They’d been annoyed, and when they’d raised their voices, a tear had slid down Bessie’s face. She’d said she must have thought she’d bought the stuff in and then forgotten that she hadn’t.
Who did that? It was crazy.
Anyway, they had nothing else to do today, because it was a staff training day at their primary school. Sometimes school sucked, but then it was boring around here without it to fill most of the day.
‘Let’s go and have some fun with Bessie,’ one girl had said to the other, and although the second girl didn’t want to make fun of the old lady, she’d known better than to disagree.
To be fair, when Bessie got confused and thought the two girls were actually women she used to work with, it was quite funny.
As they’d suspected, the back door was unlocked.
They walked boldly into the kitchen without knocking, and wrinkled their noses against the stale odours and the smell of damp.
They found the old lady in her chair, snoozing. She looked thinner than when they’d seen her during the spring bank holiday week a couple of months earlier. On the small lamp table next to her were a few pound coins and a small piece of paper. To pay the milkman, she’d explained to them before.
Pressing her finger to her mouth, the girl with the ponytail tiptoed up to the chair and bent forward so her mouth was right next to Bessie’s ear.
‘WAAKE UUUP!’ she yelled.
She shouted so loudly, the other girl jumped back from the doorway in alarm.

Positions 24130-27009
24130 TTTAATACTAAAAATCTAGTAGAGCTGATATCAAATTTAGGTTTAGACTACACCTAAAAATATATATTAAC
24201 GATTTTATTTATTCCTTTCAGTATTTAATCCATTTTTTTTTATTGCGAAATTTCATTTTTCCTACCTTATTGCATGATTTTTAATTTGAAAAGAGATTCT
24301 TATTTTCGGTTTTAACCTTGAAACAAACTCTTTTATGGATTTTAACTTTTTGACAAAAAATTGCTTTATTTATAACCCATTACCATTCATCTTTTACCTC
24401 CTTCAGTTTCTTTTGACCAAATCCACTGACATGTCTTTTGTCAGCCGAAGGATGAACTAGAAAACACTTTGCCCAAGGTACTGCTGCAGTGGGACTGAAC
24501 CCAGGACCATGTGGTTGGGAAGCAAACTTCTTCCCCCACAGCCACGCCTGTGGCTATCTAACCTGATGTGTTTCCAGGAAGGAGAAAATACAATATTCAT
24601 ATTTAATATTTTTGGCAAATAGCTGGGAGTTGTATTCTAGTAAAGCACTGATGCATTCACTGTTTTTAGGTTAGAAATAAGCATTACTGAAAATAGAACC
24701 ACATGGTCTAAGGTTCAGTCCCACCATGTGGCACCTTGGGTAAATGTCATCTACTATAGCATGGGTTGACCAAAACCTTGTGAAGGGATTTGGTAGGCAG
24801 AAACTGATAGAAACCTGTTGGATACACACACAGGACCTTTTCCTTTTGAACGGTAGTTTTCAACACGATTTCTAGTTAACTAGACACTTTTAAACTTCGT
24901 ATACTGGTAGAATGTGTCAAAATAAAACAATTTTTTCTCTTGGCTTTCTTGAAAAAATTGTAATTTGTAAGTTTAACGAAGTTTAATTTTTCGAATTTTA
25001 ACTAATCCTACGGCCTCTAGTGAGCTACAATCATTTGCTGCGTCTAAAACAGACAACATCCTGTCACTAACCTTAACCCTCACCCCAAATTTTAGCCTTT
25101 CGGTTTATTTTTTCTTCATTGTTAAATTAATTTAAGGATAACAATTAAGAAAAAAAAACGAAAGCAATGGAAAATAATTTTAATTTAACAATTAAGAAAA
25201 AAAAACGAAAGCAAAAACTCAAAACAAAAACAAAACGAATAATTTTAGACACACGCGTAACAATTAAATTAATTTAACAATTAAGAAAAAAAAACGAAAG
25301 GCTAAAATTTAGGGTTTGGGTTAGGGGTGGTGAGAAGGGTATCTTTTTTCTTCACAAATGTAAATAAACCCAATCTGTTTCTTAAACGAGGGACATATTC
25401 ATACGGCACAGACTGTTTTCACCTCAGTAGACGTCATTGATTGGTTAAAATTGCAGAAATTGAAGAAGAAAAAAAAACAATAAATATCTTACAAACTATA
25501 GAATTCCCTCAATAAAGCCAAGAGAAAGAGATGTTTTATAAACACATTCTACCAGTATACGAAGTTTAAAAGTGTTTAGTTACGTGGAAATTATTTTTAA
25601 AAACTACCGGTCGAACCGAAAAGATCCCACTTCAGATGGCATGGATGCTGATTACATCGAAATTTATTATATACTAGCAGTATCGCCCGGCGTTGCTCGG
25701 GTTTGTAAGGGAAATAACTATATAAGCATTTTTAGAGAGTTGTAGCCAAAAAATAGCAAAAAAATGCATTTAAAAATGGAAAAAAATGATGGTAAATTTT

Bessie let out a strangled yelp and lurched forward, tipping right out of her chair. The girl with the ponytail howled with laughter, bent over double, her eyes shining with mirth.
‘Oh! Oh no… please, help me…’ Bessie pleaded, rocking slightly on her back like a dazed swatted fly.
The girl snatched at Bessie’s arm and roughly tugged at the pretty ruby and gold ring on her right hand before slipping it into the pocket of her shorts. Bessie had once told them it had belonged to her mother, but it was too nice to be stuck on the finger of an old lady who never went out.
‘I need the bathroom,’ said the girl at the door, and hastily walked away. She wanted to leave now; it had all got out of hand and this wasn’t what she called fun. But her cousin seemed to be enjoying it. She would try and think of an excuse why they should go home.
When she got back from the bathroom, she gasped when she saw the blood seeping steadily from the side of Bessie’s head. It pooled neatly on the worn, patterned carpet and sank into the grooves around the corner of the cream tiled fire surround.
‘What happened?’ She swallowed down a knot of panic.
‘It… it was an accident,’ her cousin stammered.
The girls backed out of the room and had just stepped into the kitchen when they heard it… a scuffling sound, like the movement of feet.
They froze as a shadow loomed in the hallway and advanced towards them.
Had Bessie jumped up and started coming after them covered in blood looking like a zombie from a horror film?
Alarmed, they let themselves out of the kitchen and darted around the side of the house until they were out in the front garden again.
Behind them, through the open window, they felt sure they heard Bessie laughing.
They were halfway up the street, heading back home, when they heard the sirens